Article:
Vitiligo also known as leucoderma, simply means white (leuco), skin (derma); i.e. a disorder where the skin loses its normal color. The typical appearance of vitiligo is milky white de-pigmented spots. It has a tendency to start as a single spot and gradually grow in size and number. Melanin is the pigment that gives the skin its characteristic color. Vitiligo is caused by a loss of pigment in the skin, due to destruction of pigment-forming cells known as melanocytes. Patients who are stigmatized for their condition may experience depression and similar mood disorders.
The actual causes of vitiligo are not completely known and are still to be explored. Children whose parents have the disorder are more likely to develop vitiligo. People with leukoderma may have premature graying of the scalp hair, eyelashes, eyebrows, and beard. Vitiligo generally appears in one of three patterns:
1. Focal pattern - depigmentation is limited to one or only a few areas
2. Segmental pattern - depigmented patches develop on only one side of the body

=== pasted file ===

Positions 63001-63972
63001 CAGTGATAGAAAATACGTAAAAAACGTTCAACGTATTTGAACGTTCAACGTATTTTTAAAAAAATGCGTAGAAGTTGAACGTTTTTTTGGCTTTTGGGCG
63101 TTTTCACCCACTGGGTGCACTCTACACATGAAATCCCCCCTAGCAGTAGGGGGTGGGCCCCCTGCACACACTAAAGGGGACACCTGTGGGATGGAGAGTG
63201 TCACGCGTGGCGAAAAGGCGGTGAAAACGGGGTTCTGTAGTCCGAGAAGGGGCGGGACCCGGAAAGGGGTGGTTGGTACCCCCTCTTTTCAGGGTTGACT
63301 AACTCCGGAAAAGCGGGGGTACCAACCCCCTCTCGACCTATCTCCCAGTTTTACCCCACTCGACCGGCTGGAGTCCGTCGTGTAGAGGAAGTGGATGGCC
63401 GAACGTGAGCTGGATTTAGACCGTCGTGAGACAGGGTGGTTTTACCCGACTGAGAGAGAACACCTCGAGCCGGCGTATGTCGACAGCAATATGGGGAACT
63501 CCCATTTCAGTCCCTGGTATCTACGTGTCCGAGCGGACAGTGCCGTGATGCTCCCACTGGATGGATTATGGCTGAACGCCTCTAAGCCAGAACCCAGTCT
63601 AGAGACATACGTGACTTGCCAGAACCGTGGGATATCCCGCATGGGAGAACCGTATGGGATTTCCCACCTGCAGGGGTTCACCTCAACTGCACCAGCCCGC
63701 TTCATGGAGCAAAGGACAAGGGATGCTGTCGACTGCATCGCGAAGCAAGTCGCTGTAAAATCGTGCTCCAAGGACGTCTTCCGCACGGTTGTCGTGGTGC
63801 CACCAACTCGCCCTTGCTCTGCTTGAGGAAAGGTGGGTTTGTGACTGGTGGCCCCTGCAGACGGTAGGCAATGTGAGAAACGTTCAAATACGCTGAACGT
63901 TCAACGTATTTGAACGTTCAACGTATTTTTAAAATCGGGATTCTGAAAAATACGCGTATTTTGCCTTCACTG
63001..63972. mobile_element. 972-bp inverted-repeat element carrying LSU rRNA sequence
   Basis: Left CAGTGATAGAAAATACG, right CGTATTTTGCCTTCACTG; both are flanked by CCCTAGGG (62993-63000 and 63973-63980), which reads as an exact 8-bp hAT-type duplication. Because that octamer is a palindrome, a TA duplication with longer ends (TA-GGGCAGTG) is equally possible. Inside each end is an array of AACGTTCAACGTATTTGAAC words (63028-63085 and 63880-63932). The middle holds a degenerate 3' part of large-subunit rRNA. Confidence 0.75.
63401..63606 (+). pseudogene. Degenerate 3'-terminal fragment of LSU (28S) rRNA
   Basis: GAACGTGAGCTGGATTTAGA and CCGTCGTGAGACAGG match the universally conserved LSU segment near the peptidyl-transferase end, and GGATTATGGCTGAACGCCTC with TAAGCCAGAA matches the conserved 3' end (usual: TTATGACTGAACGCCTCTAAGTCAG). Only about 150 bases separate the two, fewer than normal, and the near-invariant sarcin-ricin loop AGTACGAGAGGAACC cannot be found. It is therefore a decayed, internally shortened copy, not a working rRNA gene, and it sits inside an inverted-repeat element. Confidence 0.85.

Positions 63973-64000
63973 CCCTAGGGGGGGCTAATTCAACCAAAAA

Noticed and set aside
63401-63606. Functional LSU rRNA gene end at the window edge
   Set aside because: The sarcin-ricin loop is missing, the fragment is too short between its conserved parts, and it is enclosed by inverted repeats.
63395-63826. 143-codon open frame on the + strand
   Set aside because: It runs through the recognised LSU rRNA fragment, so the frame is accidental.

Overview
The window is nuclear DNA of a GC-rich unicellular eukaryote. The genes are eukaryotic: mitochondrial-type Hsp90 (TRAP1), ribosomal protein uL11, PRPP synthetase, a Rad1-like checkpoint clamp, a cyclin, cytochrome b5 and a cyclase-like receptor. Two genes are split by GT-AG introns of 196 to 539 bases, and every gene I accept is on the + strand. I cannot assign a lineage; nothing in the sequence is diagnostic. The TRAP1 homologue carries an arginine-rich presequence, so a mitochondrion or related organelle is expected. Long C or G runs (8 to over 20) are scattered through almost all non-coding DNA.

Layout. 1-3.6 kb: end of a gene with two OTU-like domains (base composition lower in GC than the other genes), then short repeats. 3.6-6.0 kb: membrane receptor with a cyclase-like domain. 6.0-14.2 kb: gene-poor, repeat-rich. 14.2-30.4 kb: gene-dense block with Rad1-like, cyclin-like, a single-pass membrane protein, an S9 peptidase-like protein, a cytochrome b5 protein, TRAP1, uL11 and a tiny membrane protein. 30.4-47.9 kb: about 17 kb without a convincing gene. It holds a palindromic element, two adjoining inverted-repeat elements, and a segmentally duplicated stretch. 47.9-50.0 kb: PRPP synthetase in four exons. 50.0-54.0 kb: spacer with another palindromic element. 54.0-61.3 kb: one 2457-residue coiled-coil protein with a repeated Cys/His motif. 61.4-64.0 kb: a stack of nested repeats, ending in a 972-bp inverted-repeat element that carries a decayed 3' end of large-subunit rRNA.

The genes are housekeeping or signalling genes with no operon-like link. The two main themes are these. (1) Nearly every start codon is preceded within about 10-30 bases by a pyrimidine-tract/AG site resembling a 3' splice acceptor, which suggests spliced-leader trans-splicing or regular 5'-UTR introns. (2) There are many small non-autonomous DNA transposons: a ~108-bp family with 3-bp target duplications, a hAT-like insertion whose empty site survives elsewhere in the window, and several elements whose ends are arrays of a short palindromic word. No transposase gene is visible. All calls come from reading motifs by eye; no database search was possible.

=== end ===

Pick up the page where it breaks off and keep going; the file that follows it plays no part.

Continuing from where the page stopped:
3. Generalized pattern - most common. Depigmentation occurs symmetrically on both sides of the body
There are a number of ways to alter the appearance of vitiligo. The choice of therapy depends on the number, location and sizes of white patches. The treatment options can be categorized under medical, surgical, and adjunctive therapies.
1. Psoralen photochemotherapy or PUVA therapy: Psoralen is a drug that contains chemicals that react with ultraviolet light to cause darkening of the skin. Psoralen can be taken by mouth (orally) or applying it to the skin (topically).
2. Topical psoralen photochemotherapy:used for people with a small number of depigmented patches affecting a limited part of the body